Watershed Moment: How did we get here?
Speakers: NICHOLAS LE PAN, Chair of the Canadian Public Accountability Board, member of the board of the Toronto Centre for Leadership in Financial Sector Supervision, and past Superintendent of Financial Institutions for Canada (2001–2006) (bio); ANGELA REDISH, Professor of Economics, UBC University of British Columbia and former Special Advisor to the Bank of Canada (bio)
Moderator: JOHN IVISON, Political Columist, National Post
Summary by Eugenia Duodu, CIPA Youth Scholarship Recipient
Both panelists today navigated through the question of how we arrived at the global financial crisis and discussed ways in which to move forward. As John Ivison introduced, both speakers grappled with the questions of whether we have found relief or just reprieve in the global economic crisis.
Redish opened with a look at the Great Depression of the 1930s and the similarities and differences surrounding that past economic crisis and the present one. The similarities lie in financial imbalances coming out of the WWI transitions and issues surrounding the stock market. The differences focus on the 10-year recovery period in the 1930s after the fall of the GDP and the rise in unemployment rate, which Redish feels was a different outcome from the present. The watershed moment of the 1930s was that by 1939 as the welfare state was rising, there was a change in attitudes towards the markets and the end of the gold standard. There was a lot of learning out of this time period and that we are not at the same place today because of international cooperation and learning from past mistakes.
In the present situation, Redish questions how we could have gotten to the point of the brink of financial disaster. Using the global imbalance as a backdrop, the rise of Asia and the outcomes of the Asian financial crisis along with the imbalance in American income inequality resulting in more borrowing to increase consumption all created an environment for a more fragile system. The lack of regulation ahead of financial innovation and its inability to keep up with the extent of interconnectedness of the market further weakened the system. Despite this, we are not in the times of the Great Depression and recovery for Canada should be quick and strong.
According to Redish, the bigger challenge lies not in the financial policy sector but in pushing the government to answer what the future plans are in the case of a bank failure and to move away from the notion of “too big to fail.”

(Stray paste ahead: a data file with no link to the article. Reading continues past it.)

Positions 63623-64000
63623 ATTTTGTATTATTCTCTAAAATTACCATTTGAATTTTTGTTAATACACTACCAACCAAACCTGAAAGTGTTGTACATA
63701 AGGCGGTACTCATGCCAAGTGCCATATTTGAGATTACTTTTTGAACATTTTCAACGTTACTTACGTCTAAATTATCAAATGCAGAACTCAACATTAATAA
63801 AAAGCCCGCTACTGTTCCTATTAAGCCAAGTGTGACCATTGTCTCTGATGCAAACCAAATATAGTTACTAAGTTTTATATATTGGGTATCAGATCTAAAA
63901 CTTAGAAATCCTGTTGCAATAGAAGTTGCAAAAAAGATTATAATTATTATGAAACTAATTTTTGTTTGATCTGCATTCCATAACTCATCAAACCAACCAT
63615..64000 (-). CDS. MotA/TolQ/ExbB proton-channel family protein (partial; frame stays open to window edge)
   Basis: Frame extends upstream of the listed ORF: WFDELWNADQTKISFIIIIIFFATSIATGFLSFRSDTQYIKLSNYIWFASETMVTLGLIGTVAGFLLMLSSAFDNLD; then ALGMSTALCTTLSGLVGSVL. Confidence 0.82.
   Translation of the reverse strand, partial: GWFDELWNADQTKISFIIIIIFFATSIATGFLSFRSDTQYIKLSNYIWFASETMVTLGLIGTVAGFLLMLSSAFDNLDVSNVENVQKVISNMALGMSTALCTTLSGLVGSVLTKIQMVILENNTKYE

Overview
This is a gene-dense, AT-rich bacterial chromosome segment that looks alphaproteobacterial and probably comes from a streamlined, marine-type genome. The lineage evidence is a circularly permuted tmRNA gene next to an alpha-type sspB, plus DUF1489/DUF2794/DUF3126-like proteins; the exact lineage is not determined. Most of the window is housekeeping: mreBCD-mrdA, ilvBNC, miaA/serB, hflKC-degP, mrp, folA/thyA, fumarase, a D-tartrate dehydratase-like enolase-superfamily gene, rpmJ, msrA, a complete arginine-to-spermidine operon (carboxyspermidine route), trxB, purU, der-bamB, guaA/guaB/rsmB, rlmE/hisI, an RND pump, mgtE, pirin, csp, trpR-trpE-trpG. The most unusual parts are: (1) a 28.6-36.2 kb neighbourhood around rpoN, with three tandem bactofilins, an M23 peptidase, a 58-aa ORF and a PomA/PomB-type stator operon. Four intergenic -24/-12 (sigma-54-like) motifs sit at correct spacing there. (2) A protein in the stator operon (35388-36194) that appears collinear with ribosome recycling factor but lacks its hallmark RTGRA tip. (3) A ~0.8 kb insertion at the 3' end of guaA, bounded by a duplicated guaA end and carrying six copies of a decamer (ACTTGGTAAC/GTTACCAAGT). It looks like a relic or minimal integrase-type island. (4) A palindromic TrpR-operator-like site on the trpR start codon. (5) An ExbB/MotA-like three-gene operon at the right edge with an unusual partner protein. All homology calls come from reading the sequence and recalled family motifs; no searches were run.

Le Pan comes from a different approach by covering the essence of why financial crisis happened, why Canada was able to get through, and what future improvements can be made. According to Le Pan, the background is the need for a well-functioning financial sector where you know who you are in the markets and you have the right people to obtain optimal results. The present financial crisis is no different from the past because human failure has been the consistent theme throughout history and the fact that we know how we arrived there. Le Pan believes that the roots of all financial crises are excessive leverage and excessive concentrated risk. While at the present there is plenty of blame to be put, greed and hubris cannot be legislated away and supervision is the key.
Le Pan attests Canada’s ability to come out of the crisis to: good luck, good relations with regulators, the high quality of management, and good regulation – a single mandate with focused supervision. These things were able to occur primarily through continuity and the right people, which enabled trust, clarity of mandates, small working numbers and implicit choices of growth.
As Le Pan believes we cannot create a system free of crisis, we must move forward by doing the following:
1. Looking out for excessive leverage
2. Increasing the financial resiliency at the core of the system
3. Increasing the ability of regulators and central banks
4. Improving national preparedness
5. Increasing adult supervision – international peer assessment
By focusing on the basics, Canada will be able to make it through the next crisis and continue to improve its international reputation.